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A digest of the more important regulations of the Public Health, Customs and Immigration Services, together with information relative to their services and charges applicable to vessels, freight, and passengers, and a list of the Federal documents required of vessels are contained in Miscellaneous Series No. 1–Port and Terminal Charges at United States Ports. Copies of this publication may be obtained from the Superintendent of Documents, Government Printing Office, Washington, D. C.

Permission to enter the port of Everett is not required. The port is open, and vessels are received at all times. Visits by customs boarding inspectors are made at pier or anchorage. Vessels may clear between the hours of 9 a. m. and 4:30 p. m. on week days. On Sundays and holidays clearances may be effected by special arrangements made with the customs.


Quarantine.-Vessels bound for Everett which are subject to quarantine inspection should receive this inspection at Port Townsend, and should not proceed from quarantine until inspected and granted free or provisional pratique. Fumigation may be arranged through the Seattle office.

Hospitals.—The Public Health Service maintains a relief station and a contract hospital at Everett where medical services may be procured. The marine hospital is at Seattle.


Everett is a subport in the Washington customs district, the headquarters for which are located in Seattle. The customhouse is located in the Federal building at the corner of Colby and Wall Streets, about one-half of a mile from the water front. It is open from 9 a. m. to 4.30 p. m. The working hours of customs inspectors are from 8 a. m. to 5 p. m., 1 hour being allowed for luncheon. Overtime service is rendered when necessary.


No Federal control over immigration is maintained in Everett. Immigrants on incoming vessels who are not detained at quarantine are usually examined on board and if subject to detention are disembarked at Seattle; otherwise they are allowed to proceed to destination.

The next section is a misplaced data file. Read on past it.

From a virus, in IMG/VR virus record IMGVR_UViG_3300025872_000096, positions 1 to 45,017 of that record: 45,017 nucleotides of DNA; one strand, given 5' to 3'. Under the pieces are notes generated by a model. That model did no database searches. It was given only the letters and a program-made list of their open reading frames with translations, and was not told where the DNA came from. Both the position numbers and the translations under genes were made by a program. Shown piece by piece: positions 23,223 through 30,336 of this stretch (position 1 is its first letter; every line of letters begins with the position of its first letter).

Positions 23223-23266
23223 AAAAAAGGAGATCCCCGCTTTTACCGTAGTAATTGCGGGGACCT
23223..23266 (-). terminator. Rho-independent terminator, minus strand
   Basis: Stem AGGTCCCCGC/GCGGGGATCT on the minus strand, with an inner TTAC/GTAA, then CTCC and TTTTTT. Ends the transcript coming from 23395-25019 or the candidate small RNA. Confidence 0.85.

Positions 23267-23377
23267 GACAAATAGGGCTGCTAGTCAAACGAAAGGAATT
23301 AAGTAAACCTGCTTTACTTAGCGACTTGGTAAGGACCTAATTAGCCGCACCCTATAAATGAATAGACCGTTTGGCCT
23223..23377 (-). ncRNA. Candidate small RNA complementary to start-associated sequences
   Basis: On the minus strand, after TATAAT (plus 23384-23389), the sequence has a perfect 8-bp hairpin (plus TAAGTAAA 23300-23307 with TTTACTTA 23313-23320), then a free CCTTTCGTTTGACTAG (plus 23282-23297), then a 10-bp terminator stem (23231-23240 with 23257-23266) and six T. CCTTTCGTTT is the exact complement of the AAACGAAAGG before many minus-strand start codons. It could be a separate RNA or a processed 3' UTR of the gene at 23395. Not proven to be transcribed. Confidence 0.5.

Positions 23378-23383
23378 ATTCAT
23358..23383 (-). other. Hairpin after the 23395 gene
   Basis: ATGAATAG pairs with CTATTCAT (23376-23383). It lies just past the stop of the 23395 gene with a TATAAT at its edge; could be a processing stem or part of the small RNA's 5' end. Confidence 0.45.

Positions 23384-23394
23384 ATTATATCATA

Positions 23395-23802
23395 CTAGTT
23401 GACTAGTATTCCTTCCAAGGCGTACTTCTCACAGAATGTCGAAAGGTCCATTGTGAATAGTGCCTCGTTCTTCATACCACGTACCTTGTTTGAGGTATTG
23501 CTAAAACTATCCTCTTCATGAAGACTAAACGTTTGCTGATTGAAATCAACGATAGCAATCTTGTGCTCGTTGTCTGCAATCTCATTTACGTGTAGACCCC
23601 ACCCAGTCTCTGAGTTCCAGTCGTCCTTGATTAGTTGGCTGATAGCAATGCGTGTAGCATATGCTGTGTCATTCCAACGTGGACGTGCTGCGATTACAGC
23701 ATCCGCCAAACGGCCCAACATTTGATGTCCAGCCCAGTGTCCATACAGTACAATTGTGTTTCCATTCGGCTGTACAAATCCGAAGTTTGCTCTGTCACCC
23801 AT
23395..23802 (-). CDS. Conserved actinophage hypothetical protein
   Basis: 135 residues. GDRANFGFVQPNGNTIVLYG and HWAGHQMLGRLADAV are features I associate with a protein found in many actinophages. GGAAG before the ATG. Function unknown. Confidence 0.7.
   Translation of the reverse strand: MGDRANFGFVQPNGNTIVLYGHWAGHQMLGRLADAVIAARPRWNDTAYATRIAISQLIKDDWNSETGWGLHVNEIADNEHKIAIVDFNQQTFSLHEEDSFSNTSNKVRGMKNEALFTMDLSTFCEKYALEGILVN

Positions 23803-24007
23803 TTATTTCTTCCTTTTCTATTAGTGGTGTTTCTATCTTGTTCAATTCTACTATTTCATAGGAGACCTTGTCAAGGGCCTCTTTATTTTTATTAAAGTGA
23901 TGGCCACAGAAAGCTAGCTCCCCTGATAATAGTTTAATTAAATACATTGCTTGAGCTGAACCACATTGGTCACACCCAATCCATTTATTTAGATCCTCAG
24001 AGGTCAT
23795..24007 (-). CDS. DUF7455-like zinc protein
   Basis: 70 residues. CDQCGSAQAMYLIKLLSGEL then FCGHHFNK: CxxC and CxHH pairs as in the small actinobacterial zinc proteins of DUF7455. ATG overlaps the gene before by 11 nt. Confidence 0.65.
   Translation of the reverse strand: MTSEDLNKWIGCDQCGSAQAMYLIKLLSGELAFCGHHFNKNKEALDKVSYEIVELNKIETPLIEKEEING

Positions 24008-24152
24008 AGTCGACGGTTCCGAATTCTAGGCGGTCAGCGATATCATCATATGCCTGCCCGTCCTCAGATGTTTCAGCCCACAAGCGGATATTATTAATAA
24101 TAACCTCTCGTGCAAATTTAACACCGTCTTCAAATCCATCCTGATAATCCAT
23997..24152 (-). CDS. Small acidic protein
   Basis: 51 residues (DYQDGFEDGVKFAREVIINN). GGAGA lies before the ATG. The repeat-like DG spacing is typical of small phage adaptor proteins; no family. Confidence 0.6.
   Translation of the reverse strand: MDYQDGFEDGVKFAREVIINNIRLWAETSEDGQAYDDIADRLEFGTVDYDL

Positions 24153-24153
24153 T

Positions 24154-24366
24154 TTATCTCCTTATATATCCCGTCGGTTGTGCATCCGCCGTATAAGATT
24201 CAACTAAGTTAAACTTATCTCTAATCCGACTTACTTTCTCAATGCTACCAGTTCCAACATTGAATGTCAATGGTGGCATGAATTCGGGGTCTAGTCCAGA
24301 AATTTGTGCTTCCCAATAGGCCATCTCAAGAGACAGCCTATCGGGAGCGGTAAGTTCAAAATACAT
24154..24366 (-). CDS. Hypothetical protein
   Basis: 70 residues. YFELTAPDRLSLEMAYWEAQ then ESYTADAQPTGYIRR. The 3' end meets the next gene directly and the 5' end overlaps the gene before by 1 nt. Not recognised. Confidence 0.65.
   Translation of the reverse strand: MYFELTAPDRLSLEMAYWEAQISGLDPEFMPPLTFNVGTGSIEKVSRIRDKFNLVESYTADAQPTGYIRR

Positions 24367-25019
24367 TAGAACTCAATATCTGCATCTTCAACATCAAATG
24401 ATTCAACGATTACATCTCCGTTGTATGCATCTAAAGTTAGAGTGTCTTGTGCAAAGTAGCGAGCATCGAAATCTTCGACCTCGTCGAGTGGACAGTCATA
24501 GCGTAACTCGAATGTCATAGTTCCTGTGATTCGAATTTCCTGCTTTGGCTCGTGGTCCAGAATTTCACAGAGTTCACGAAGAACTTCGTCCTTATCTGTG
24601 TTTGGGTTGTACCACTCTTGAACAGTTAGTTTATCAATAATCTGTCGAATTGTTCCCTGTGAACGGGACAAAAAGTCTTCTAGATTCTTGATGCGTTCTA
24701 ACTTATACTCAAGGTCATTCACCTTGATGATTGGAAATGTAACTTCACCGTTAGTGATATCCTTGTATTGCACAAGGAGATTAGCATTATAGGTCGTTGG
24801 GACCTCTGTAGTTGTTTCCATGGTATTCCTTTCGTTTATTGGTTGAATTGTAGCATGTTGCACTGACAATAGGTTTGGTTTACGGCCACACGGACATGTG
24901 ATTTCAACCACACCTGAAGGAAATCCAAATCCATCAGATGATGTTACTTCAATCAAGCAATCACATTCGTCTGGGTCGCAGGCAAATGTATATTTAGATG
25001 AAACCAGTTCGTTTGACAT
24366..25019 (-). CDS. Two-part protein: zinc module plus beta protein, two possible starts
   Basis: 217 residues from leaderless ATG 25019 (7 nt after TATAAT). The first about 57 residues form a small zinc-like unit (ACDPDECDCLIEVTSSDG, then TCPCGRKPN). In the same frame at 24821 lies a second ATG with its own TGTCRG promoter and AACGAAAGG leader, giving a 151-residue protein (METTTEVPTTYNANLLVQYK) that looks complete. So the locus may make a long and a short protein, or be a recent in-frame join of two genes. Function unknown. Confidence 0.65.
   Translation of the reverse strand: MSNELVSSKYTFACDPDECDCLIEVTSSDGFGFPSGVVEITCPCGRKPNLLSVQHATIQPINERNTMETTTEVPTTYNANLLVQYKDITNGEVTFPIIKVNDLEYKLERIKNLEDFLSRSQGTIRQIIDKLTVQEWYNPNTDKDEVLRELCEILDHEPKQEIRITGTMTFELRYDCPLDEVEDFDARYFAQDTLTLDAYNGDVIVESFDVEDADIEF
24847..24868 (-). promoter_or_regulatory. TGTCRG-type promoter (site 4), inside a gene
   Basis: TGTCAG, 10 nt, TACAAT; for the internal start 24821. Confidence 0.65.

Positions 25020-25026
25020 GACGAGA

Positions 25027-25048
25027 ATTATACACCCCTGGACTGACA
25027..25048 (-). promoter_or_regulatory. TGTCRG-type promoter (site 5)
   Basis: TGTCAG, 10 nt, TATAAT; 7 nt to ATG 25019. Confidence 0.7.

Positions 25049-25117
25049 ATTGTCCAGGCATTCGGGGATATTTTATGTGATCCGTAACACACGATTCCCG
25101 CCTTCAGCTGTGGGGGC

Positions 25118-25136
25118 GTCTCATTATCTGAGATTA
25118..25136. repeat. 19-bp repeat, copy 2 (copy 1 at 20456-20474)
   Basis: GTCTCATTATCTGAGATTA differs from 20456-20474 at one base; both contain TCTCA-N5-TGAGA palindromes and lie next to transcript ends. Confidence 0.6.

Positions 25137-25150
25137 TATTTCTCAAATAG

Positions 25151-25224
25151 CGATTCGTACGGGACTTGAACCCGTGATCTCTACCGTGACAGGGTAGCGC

While control over the movements of vessels and over other harbor activities in the port of Everett is vested in the city council, no regulations relating thereto have been officially promulgated.

Under authority conferred by act of Congress approved May 9, 1900, entitled "An act to authorize the Secretary of War to make regulations governing the running of loose logs, steamboats, and rafts on certain rivers and streams," the following current regulations, prescribed on April 27, 1910, govern the use of the Snohomish and Snoqualmie Rivers, Wash., on which loose timber and logs are floated in large quantities.

Loose logs may be floated in navigable parts of the Snoqualmie and Snohomish Rivers under the following conditions:

1. All loggers and river drivers operating on the Snoqualmie and Snohomish Rivers shall be required to register at the United States Engineer Office, Seattle, Wash., giving the firm name, manager's name, and post office address.

2. No logs shall be dumped into the rivers or released from storage booms without being turned over to a registered driving company, firm, or individual.

3. River drivers authorized to operate on these streams must maintain a sufficient organization of boats and experienced workmen to care for the drives of their customers.

4. River drivers shall so conduct their operations that all parts of the river will be effectively patroled and the formation of jams prevented.

5. During times of freshet, river drivers shall increase their force and station men at critical points where jams are liable to form.

6. Loggers who entrust their logs to river drivers will be required to satisfy themselves that their logs are being driven in accordance with the regulations, and if continued unconcern on their part results in confusion the privilege of dumping logs into the stream shall be denied to them.

7. Hemlock logs that will not float for their entire length shall not be deposited in the rivers.


Administrative control over the operation of the port of Everett is vested in the Federal Government, the State of Washington, the city of Everett, the Port of Everett Commission and the Board of Pilotage Commissioners for the State of Washington.

The Federal Government exercises jurisdiction with respect to health inspection and quarantine of vessels, their crews and passengers; customs inspection and collection; immigration service; inspection of ships' hulls and boilers and ships' safety devices; and coast guard and lighthouse services.

The State, through the Department of Public Service of Washington regulates services and charges of intrastate carriers, public terminal operators, warehousemen, and public utilities, and through the State Commissioner of Public Lands, controls the sale and lease of State tidal and shore lands.

The City of Everett is empowered to exercise general police powers over shipping within the harbor included in which are the regulating of the speed of vessels, designating of anchorages and the handling of inflammables, explosives, and other hazardous cargoes.